Schäfer, Lea; Köpfer, Andreas; Aust, Robert et al

in Bildung und Erziehung (2018), 71(4), 481-482

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See detailGrand Duchy of Luxembourg
Powell, Justin J W UL; Limbach-Reich, Arthur UL; Brendel, Michelle UL

in Wehmeyer, Michael L.; Patton, James R. (Eds.) The Praeger International Handbook of Special Education (2017)

Luxembourg, among the world’s smallest but also wealthiest countries, lies in the heart of Western Europe. Bordered by Belgium, France, and Germany and historically known for its strategic position as the ... [more ▼]

Luxembourg, among the world’s smallest but also wealthiest countries, lies in the heart of Western Europe. Bordered by Belgium, France, and Germany and historically known for its strategic position as the “Gibraltar of the North,” Luxembourg is today one of the European Union’s three capital cities. Luxembourg sits at the crossroads between Europe’s Germanic and Francophone language communities. The Grand Duchy’s inhabitants and their many languages – the national language Luxemburgish as well as German and French as languages of administration and of everyday living – reflect the country’s close historical relations with its neighbors and remarkable migratory flows that have resulted in an ethnically hyper-diverse and multilingual population. Reflecting this cultural diversity, the educational system emphasizes language learning, with Luxemburgish learned in preschool; German the focus throughout primary schooling and in secondary technical-vocational education; and French emphasized in secondary academic-oriented schooling. Compulsory schooling age lasts from 4 to 16. The educational system provides a range of primary and secondary schools, mainly run by government but with some maintained by religious bodies. Home schooling is possible, but rare. At the tertiary level, the national flagship University of Luxembourg (UL), building upon the legacies of several postsecondary training institutes, was founded in 2003 according to three principles: internationality, multilingualism, and interdisciplinarity. Beyond this research university, more applied postsecondary organizations offer a range of courses of study. Today, tertiary attainment for 25 to 34 year-olds, more than half of each cohort, is among the highest across OECD countries. [less ▲]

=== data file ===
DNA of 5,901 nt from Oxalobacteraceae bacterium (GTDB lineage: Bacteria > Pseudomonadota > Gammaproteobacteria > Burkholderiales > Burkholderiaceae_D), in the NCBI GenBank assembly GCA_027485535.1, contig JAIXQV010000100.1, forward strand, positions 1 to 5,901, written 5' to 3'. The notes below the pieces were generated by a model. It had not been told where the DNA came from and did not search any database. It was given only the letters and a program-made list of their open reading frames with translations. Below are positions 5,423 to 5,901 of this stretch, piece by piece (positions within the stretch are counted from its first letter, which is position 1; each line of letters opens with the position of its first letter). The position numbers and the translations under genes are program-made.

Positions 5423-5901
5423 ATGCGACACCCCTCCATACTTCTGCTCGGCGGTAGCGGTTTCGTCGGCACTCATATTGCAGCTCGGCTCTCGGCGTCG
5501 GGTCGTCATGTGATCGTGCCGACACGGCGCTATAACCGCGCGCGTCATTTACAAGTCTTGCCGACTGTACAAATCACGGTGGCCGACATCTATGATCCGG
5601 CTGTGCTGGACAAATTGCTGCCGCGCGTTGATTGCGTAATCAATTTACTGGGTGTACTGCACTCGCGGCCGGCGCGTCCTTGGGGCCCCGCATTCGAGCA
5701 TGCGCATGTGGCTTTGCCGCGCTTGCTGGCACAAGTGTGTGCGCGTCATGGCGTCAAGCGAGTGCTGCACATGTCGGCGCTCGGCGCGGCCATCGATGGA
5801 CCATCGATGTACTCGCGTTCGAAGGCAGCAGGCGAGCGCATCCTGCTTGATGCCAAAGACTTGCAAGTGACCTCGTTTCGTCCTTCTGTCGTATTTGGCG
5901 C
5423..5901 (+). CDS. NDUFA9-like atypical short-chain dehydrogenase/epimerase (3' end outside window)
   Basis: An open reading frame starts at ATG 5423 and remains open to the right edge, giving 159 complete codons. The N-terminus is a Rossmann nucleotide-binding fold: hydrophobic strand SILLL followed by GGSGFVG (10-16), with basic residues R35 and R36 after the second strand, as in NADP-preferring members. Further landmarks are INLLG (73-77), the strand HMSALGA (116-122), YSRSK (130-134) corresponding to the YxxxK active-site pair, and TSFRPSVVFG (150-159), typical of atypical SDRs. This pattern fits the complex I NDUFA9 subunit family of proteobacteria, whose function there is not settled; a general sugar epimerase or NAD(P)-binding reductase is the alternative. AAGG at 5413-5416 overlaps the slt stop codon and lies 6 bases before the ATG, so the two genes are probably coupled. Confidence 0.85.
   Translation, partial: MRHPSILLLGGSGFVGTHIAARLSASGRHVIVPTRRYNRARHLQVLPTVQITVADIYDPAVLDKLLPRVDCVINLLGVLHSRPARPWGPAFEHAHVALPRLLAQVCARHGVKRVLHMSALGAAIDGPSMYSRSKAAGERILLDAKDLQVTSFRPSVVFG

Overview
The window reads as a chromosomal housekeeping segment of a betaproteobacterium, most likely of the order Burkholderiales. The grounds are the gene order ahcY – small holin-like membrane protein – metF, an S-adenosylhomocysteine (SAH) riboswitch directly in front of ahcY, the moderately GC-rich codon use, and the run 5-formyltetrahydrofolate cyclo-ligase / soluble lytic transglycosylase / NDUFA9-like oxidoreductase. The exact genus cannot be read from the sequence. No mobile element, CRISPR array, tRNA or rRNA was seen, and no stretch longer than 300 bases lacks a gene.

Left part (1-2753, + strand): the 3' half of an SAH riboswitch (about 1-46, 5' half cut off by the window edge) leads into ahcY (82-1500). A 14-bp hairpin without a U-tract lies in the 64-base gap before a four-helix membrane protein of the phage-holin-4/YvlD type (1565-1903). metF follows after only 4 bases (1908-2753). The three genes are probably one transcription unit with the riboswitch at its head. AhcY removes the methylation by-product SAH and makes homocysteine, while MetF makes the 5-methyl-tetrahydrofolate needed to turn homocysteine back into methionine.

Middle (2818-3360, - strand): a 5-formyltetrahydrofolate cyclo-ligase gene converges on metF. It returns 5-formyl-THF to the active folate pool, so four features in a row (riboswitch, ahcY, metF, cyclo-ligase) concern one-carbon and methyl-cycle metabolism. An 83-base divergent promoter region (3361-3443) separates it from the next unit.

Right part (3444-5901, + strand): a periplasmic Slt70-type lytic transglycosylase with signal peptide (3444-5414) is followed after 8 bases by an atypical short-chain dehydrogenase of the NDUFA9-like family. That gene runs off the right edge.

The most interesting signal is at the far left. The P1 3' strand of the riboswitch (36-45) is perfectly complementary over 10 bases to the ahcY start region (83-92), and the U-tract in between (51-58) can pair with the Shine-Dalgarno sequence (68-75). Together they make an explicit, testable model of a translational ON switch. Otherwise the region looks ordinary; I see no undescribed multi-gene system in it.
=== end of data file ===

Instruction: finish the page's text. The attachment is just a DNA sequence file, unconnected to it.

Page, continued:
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See detailRadical listening and dialogue in educational research
Siry, Christina UL; Brendel, Michelle UL; Frisch, Roger

in International Journal of Critical Pedagogy (2016), 7(3), 119-135